Originally Posted by samab
Inventory is inventory. I was just responding to your post questioning how many GT are ultimately "sold".
You keep saying "Inventory is inventory"... What does that mean?
For Apple, and its channel partners, inventory has a cost:
(the time value of money tied up in inventory, space costs, shipping costs, receiving costs, handling costs, etc.) Once the inventory is sold those costs are gone. Until the inventory is sold, by agreement, the reseller can return the inventory to Apple (with certain limitations) at the cost of shipping, receiving, restocking, etc.
With the way electronics are being introduced into today's marketplace, there is also a certain amount of perishability
associated with inventory -- its value decreases the longer it is being held in inventory (even as additional costs are being added, as above).
A good example of perishability
-- An orange grower in Los Angeles picks the oranges when they are ripe;
-- He loads them on a train destined for New York City.
-- the grower has out standing orders for, say, 30% of his harvest
-- as the train travels across the country additional carloads are sold along the way
Ideally, when the train reaches NYC, all the carloads of oranges remaining are contracted for sale.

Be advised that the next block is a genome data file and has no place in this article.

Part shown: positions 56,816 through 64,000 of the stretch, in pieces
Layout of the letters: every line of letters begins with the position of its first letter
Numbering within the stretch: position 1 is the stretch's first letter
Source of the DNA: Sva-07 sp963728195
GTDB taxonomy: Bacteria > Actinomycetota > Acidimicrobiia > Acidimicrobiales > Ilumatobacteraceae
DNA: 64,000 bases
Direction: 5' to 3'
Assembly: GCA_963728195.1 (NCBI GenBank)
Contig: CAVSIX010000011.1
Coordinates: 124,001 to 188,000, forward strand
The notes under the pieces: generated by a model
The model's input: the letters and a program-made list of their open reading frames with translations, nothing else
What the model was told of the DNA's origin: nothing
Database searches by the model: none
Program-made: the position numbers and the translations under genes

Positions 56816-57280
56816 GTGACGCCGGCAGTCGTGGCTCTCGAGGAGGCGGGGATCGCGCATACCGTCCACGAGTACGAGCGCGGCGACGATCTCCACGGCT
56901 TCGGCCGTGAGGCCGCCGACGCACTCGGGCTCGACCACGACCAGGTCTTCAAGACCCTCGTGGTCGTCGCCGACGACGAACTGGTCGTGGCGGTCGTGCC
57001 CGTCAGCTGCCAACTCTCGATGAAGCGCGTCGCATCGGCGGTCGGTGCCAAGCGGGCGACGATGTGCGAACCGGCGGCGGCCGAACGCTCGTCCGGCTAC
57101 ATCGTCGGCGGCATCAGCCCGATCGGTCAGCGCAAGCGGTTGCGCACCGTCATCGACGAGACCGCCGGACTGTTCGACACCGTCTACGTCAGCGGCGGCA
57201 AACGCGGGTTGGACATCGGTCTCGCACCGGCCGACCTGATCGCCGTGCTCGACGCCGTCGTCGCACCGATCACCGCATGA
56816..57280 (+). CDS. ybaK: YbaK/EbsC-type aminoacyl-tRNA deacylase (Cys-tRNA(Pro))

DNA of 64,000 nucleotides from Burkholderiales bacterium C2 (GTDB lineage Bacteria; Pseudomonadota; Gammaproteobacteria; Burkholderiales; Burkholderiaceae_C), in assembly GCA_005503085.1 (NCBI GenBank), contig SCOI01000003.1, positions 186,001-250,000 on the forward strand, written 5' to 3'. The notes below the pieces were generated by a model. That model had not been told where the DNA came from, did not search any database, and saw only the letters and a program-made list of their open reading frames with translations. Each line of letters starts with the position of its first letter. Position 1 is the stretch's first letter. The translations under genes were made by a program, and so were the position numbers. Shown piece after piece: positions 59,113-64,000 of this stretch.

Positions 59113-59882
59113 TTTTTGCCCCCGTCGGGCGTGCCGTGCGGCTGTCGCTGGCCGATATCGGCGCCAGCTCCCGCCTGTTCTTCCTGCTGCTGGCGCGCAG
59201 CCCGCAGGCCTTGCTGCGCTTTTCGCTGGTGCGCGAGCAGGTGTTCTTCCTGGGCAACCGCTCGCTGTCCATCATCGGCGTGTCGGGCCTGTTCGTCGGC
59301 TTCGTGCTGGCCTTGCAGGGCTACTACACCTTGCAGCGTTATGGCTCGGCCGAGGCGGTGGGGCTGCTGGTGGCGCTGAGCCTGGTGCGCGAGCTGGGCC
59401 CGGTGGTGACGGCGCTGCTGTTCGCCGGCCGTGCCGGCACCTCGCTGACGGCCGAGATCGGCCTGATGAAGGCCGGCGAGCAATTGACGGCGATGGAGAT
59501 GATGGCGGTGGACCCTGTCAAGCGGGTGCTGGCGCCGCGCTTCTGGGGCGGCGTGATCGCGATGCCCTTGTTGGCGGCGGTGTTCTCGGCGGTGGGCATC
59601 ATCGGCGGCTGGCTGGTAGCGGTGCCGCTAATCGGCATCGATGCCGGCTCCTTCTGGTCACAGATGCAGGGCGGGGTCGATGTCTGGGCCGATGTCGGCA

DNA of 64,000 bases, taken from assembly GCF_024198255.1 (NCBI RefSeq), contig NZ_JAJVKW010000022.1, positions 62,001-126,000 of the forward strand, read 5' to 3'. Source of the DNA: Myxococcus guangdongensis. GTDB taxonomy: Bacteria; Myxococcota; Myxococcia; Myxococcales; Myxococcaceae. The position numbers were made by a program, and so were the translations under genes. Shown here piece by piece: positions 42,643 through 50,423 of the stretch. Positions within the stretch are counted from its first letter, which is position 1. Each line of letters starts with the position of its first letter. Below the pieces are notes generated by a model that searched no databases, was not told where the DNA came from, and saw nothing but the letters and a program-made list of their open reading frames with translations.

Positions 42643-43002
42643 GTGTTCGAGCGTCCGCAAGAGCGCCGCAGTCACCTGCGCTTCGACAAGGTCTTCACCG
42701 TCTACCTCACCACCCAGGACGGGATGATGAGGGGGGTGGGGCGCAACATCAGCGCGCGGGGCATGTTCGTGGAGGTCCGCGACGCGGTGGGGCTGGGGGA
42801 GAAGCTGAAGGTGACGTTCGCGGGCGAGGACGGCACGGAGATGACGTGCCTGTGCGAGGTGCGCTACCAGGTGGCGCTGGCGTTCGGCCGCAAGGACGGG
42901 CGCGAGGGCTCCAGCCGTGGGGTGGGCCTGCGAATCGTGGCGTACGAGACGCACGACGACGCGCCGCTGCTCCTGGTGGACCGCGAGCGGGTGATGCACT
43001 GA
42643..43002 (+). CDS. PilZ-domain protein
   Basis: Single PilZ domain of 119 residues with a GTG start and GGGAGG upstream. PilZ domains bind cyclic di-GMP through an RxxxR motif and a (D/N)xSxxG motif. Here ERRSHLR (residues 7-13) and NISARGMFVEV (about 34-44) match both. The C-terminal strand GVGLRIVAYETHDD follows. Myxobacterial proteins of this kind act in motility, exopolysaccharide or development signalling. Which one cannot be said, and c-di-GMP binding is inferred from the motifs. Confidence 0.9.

Worst case, the entire trainload reaches NYC with none sold -- there is a glut of oranges -- they are beginning to rot.
Realistically, the price of oranges is carefully negotiated along the way, by buyers and sellers, with consideration given to the "perishability" of the inventory.
Edit: Yeah, I know -- with Florida Oranges, the consumer just needs to stick her hand way back in the gondola and the grower will hand her a carton of OJ.
Certainly this is apples and oranges [pun], but no modern reseller wants to hold inventories of rapidly changing electronics for anything longer than 6 weeks -- Rather, 2 weeks or as close to JIT as possible. Savvy manufacturers, like Apple, are well aware of this, and do everything they can to work with their resellers to help them forecast, plan, order, sell and re-balance their inventories. This works to everyone's benefit: Apple, Resellers and the consumer.
Modern Production, CoGS, Inventory Management, Channel Management, systems take all this into consideration (including the perishability of inventory).The companies that do this well, prospe
r -- those that don't, languish.Apple, especially Tim Cook, does this as well as anyone.
I sincerely doubt that Samsung, HP, Dell, RIM, MSFT, etc. come close to Apple's channel and inventory management...
So, no: Invnetory is not